One of the biggest and most important changes that came out of this new way of thinking was that I appreciate people more. I no longer judge people by asking myself, “How intelligent is this person?” Instead, I now try to assess what type of genius they are, and then I try to learn as much as I can from them in their area of expertise. My attempt to learn about other areas of genius and to cultivate my intelligence in areas where I am weak is another major change that came out of this epiphany. For example, as I was starting to develop Roll Models and learn to be an effective speaker and blogger, I worked tirelessly to develop my social and emotional intelligence. I knew that I needed to become an expert in understanding and managing emotions, as well as learn to communicate as efficiently as possible. So, I read every book I could find written by geniuses in these areas, and watched dozens of TED talks to study great speakers. Today, I may still not be a genius in these fields by any means, and I still study constantly to improve my skills, but I am definitely much better than I was 6 months ago. Without this realization about how I think about intelligence, I never would have put in the time and effort to develop these skills, and Roll Models would not be the success that it is.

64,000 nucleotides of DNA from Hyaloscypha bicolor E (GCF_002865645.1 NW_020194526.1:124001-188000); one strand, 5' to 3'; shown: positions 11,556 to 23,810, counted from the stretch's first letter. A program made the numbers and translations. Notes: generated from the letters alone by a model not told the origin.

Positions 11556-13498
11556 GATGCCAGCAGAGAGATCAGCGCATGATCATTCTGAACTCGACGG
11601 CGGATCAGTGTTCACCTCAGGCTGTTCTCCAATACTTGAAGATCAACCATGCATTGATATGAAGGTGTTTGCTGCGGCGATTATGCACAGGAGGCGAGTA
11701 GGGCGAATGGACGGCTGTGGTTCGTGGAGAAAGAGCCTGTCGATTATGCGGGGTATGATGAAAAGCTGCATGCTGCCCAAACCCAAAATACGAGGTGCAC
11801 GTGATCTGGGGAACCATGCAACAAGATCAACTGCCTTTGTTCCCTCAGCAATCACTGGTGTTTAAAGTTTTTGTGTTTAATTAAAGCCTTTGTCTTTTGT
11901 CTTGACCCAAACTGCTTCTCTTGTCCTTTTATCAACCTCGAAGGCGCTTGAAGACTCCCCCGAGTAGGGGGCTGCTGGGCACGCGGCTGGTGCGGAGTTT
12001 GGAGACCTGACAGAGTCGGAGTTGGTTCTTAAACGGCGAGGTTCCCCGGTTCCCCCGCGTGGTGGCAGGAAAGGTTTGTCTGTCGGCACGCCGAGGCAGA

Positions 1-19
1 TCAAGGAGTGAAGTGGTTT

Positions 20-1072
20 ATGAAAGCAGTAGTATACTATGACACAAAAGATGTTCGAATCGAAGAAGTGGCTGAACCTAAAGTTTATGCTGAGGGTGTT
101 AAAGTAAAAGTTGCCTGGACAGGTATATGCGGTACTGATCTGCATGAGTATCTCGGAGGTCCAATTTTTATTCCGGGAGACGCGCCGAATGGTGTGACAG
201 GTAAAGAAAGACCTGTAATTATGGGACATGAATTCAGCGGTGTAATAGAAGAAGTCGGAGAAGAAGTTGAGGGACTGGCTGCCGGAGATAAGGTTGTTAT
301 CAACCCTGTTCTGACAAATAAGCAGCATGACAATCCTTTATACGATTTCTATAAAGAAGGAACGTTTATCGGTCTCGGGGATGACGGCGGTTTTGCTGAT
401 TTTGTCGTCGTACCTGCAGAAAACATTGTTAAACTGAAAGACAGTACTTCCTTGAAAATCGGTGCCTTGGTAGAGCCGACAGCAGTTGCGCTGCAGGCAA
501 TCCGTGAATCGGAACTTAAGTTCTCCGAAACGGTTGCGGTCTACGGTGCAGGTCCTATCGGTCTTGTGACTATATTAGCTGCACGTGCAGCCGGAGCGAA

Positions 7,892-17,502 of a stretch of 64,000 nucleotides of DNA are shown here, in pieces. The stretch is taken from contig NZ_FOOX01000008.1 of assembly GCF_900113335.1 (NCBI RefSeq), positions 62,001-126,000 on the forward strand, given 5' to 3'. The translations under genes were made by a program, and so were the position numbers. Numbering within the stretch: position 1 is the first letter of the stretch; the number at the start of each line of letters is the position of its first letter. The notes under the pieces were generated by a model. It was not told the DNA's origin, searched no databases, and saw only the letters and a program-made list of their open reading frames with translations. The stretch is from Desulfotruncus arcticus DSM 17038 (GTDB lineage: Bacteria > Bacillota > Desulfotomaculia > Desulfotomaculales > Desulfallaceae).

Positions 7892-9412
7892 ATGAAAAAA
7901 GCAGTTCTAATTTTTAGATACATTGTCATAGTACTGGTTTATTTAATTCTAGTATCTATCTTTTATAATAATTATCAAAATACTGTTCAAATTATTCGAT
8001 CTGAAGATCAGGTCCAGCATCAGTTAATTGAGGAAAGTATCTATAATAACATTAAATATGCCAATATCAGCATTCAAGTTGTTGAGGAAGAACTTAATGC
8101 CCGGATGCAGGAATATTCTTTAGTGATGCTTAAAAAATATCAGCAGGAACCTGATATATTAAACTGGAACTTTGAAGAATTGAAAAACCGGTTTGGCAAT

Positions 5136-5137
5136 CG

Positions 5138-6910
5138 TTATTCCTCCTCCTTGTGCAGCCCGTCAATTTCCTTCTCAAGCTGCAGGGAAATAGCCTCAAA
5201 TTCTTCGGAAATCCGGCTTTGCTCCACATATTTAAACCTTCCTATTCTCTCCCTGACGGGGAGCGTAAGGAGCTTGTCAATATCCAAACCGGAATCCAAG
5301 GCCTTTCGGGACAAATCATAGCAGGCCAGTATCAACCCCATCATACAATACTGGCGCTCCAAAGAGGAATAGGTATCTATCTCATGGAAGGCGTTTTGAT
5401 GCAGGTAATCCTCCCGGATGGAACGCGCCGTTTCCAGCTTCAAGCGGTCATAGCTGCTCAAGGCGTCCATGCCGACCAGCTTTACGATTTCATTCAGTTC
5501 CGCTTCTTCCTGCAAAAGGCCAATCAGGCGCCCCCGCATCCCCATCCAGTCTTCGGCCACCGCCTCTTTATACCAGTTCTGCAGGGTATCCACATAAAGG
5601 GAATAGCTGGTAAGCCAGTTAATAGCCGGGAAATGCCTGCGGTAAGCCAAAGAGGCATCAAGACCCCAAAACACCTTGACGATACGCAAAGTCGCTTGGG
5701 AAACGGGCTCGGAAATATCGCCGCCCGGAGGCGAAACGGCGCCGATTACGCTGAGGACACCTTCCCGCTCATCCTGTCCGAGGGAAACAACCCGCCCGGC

This change in how I see and think about my life and the people in it has had an enormous impact on me. I will admit that in terms of traditional “intelligence” I still feel like I am the smartest person in the room, but I no longer think that makes me superior or better than anyone else in a general sense. I no longer have that sense of arrogance about my “intelligence“, because I know that there are areas where I am less “intelligent” than others. I also now have this drive to increase my “intelligence” in as many areas as I can. I hope that as you were reading this that you put some thought into what areas your “intelligence” resides. The next time you think to yourself, “I am so stupid.” or “He must be a genius.” keep in mind that intelligence comes in many forms. Your area of genius may not be helpful in the situation you are in at that moment, but in the grand scheme of things your intelligence is just as valuable as anyone else’s.